➤ The equally wonderful Stephanie Middleton, Rachael Crowie and everybody else at the Falkland Island Tourist Board for so generously hosting my trip to these fantastic islands. Thanks to Gerald Cheek for being my chaperone around Stanley and special gratitude to Kevin Millington for the additional ornithological information. ➤ And stayed at Malvina House Hotel, Stanley, Falkland Islands: malvinahousehotel.com
Turkey Vultures, Dark-faced Ground Tyrant and ‘The Stinker’ are among many interesting birds found in the capital of the Falkland Islands, says David Lindo birds to be found on the islands. The Southern Giant Petrel didn’t escape the notice of the early settlers and was quickly christened as the Stinker. Like its northern relative, the Fulmar, it was noted from early on that these huge birds were more than capable of projectile vomiting foul-smelling oil at anyone foolhardy enough to approach their nest too closely.
➤ David travelled with LATAM Airlines: latam.com
All pictures by David Lindo unless stated
Dark-faced Ground Tyrant
bracing sea air, the sparrows here are refreshingly clean and healthy looking. Other birds to be noticed around Stanley include the near ubiquitous Dark-faced Ground Tyrant. Like a blend between a Black Redstart and a Wheatear, this endearing bird can pop up almost anywhere – it seems equally at home in the Stanley gardens as it is hopping over remote coastal rocks gleaning invertebrates. Like the Longtailed Meadowlark, this species is also fairly widespread in southern Chile and Argentina. Another of the regular Stanley residents is the Falklands Thrush, also just known as ‘Thrush’.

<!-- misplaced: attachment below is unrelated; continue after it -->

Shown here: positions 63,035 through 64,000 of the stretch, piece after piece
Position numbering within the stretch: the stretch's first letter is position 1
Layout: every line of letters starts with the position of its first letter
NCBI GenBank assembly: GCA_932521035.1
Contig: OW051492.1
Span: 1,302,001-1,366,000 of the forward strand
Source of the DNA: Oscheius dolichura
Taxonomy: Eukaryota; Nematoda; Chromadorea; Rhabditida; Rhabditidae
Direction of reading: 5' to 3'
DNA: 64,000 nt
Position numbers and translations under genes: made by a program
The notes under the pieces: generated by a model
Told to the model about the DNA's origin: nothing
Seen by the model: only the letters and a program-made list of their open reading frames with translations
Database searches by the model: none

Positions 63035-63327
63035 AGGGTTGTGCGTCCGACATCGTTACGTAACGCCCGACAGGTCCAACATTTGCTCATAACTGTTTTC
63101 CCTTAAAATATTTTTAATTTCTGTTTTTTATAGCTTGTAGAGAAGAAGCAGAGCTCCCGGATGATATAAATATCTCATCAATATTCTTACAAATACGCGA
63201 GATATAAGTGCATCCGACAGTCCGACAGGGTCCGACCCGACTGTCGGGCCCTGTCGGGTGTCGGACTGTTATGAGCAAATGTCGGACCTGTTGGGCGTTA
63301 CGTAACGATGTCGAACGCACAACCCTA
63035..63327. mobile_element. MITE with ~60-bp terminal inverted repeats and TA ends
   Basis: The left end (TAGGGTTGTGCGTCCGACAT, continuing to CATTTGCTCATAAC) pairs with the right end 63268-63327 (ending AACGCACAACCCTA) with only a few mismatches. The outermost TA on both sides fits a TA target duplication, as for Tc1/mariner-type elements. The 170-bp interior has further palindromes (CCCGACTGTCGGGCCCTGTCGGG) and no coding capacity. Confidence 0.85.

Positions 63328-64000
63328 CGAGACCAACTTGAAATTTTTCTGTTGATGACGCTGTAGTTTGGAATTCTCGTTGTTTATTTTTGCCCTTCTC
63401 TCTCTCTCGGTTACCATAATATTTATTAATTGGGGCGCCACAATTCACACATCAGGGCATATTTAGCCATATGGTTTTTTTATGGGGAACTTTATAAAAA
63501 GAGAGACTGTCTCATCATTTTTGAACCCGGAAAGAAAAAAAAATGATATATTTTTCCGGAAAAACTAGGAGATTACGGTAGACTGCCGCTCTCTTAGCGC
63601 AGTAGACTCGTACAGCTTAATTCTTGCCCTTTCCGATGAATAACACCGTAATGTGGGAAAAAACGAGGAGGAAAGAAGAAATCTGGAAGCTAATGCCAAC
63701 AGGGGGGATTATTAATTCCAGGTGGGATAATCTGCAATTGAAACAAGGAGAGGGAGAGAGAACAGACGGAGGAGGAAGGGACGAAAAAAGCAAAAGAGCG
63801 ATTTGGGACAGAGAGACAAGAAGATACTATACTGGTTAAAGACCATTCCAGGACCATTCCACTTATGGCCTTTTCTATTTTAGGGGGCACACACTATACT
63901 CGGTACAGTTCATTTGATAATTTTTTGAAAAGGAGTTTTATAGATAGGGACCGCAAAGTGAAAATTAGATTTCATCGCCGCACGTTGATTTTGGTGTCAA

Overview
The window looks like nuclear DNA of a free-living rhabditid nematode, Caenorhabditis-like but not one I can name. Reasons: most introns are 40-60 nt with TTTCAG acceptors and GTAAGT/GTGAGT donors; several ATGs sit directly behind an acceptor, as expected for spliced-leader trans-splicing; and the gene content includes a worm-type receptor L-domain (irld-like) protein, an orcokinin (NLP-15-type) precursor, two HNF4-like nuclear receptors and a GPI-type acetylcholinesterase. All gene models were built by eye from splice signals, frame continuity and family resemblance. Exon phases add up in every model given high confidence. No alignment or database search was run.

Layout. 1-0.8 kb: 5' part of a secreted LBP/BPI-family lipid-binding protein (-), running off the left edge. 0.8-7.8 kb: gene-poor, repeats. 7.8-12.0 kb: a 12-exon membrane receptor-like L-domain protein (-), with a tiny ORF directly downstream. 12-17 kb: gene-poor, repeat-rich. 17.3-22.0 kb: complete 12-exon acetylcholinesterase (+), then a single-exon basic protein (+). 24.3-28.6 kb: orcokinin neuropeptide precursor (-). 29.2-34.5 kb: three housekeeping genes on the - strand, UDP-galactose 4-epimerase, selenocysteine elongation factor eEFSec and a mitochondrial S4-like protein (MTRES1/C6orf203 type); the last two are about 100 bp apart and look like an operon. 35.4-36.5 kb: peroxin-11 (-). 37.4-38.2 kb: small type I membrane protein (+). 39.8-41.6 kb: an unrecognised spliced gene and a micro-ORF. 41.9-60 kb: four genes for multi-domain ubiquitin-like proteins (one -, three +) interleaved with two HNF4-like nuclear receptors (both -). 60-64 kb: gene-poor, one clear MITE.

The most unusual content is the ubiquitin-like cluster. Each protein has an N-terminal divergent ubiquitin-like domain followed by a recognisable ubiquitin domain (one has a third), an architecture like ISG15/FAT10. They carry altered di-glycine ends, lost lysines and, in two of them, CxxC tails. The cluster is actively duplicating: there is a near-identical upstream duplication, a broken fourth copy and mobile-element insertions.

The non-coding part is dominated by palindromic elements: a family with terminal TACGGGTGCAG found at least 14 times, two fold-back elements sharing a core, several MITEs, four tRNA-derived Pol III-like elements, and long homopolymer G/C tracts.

Reference guides: ➤ Birds of Chile including the Antarctic Peninsula, the Falkland Islands and South Georgia (Alvaro Jaramillo).
It is actually the Falkland race of the Austral Thrush, itself a common resident of relatively near southern South America. Smaller than our Blackbird and approaching the size of a large Redwing, it has a very different plumage patterning with its dark head and pale spotless belly. The other birds that you could also see in the settlement may include overflying Turkey Vultures and very occasionally, Striated Caracaras, that are more frequently encountered elsewhere. Both Black-chinned Siskin and Black-throated Finch can be noted but again these birds seem to be more prevalent out in the camp. Finally, although there is nowhere specific to go birding within Stanley itself, just outside its urban boundary is the ‘city’ dump that plays host to flocks of squabbling Kelp and Dolphin Gulls, all overseen by attendant Turkey Vultures. Meanwhile, nearby at Yorke Bay is an unnamed pool that has been home for the past couple of years to a solitary Whitetufted Grebe.
KE Y SPECIE S LONG-TAILED MEADOWLARK A very familiar species on the Falkland Islands, it does not seem especially long-tailed until you compare it to other members of the meadowlark tribe. They mostly have very short rounded or square tails, while this species certainly possesses a longer than average tail end. In South America it bears a strong resemblance to the endangered Pampas Meadowlark, but once again its tail length is a very diagnostic feature. There are eight species of meadowlark and they are open country specialists. Like its cousins, the Long-tailed Meadowlark nests on or near the ground within grass. They are very cautious around their nests, and approaching and
leaving the nest is a protracted affair. The female spends time crouched hidden in the grass in an attempt to prevent predators BW from finding the nest. birdwatching.co.uk 87